Islam prescribes covering almost the whole body as its dress code, but when it comes to sporting events, like the upcoming Islamic Solidarity Games (ISG), the athletes, particularly those non-Muslims, do not have to abide by the Islamic dress code.
Even at the beach volleyball and swimming competition, the organizers say, they are allowed to compete in attire that is usually worn when international rules apply.
“ISG is not a sports event exclusively for Muslim athletes. This is an event for countries, not bogged down by religious faiths. Several participating countries have included in their contingent a number of non-Muslim athletes,” Djoko Pramono, chairman of the central organizers of the Games,” said recently.
Palembang will host the four-yearly sporting event, contested by country members of the Organization of Islamic Cooperation (OIC) from Sept. 22 to Oct. 1.
And questions about how the competition will be dealt with, especially the dress code, are inevitable given the past conflict where some Muslim athletes found themselves unwelcome in a competition because they insisted on wearing Muslim attire while competing. A judo athlete was rejected by the federation during the London Olympics.
The ISG could become a solace where Muslim countries compete with their own rules.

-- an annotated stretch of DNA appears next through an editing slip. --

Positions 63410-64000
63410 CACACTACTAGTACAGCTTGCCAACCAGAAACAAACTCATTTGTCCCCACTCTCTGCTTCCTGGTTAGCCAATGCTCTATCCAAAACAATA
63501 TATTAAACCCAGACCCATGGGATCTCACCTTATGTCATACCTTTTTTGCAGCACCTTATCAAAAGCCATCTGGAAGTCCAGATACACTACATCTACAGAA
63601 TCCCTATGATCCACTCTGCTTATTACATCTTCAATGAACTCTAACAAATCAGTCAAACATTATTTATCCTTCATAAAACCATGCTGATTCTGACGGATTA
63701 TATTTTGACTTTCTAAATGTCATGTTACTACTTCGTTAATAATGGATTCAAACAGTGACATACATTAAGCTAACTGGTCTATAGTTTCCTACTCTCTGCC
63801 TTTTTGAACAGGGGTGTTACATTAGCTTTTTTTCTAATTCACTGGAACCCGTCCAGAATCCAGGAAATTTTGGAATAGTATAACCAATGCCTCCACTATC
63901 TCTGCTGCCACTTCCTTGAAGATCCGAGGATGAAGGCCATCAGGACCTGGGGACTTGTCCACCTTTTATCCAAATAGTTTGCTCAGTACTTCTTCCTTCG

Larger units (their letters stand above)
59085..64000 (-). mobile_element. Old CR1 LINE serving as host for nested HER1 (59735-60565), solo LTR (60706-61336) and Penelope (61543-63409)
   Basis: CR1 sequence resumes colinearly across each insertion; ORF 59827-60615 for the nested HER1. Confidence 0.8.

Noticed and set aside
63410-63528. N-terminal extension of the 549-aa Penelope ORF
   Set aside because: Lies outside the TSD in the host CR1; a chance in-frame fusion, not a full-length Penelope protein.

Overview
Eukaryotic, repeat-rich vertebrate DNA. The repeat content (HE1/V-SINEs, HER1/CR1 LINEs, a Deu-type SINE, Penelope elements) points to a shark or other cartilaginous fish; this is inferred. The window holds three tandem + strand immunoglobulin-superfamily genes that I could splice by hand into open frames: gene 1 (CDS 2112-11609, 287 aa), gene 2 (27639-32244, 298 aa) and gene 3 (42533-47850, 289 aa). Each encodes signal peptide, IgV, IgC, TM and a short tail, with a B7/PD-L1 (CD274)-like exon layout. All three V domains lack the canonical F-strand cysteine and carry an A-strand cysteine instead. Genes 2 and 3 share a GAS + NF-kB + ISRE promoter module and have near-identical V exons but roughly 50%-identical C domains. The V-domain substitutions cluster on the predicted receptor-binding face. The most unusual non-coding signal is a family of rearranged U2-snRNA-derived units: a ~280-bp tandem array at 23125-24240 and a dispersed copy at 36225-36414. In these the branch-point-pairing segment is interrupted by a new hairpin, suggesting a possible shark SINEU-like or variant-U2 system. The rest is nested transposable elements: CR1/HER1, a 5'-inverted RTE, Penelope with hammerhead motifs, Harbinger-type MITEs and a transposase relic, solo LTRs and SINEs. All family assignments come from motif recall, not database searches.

However, the organizers quashed the notion, pointing out that international rules should come to the fore.
“We cannot ban the rules applied by the international body. But if Muslim athletes want to wear a head scarf, they may do so,” Muddai Madang, chairman of the local organizers, said in Jakarta on Tuesday after attending the signing of a Memorandum of Understanding (MoU) on the disbursement of funds for the game organizers.
“Non Muslim athletes please use international rules,” he said.
Djoko said the organizers did not query about the athletes’ religions and they said it did not concern them how many non-Muslims were in the Games.
As many as 44 of 57 OIC countries were confirmed to take part in the event, which features 13 different sports with a total of 1,530 medals on offer for an expected 3,200 athletes and officials.
The basketball competition already began its matches on Sunday while soccer matches will start as early as Thursday.
Jamal Abu Shamallah, one of non-Muslim athletes in the Palestinian team, said their coaches never questioned whether he was Muslim or not.
“We are in the same team and always together to fight for our country,” Jamal said.
Basketball team manager Aziz Mohammad Ali said that non-Muslim athletes made up 20 percent of the team.
“It’s no different whether Muslim or not Muslim. We are the same because it is not religion games but nations’ games,” he said.
Local residents are enthusiastic about the event. “We are glad about the ISG. They will spend money in this souvenir market, won’t they? Kito, one of the souvenir market stall owners said. The Jakarta Post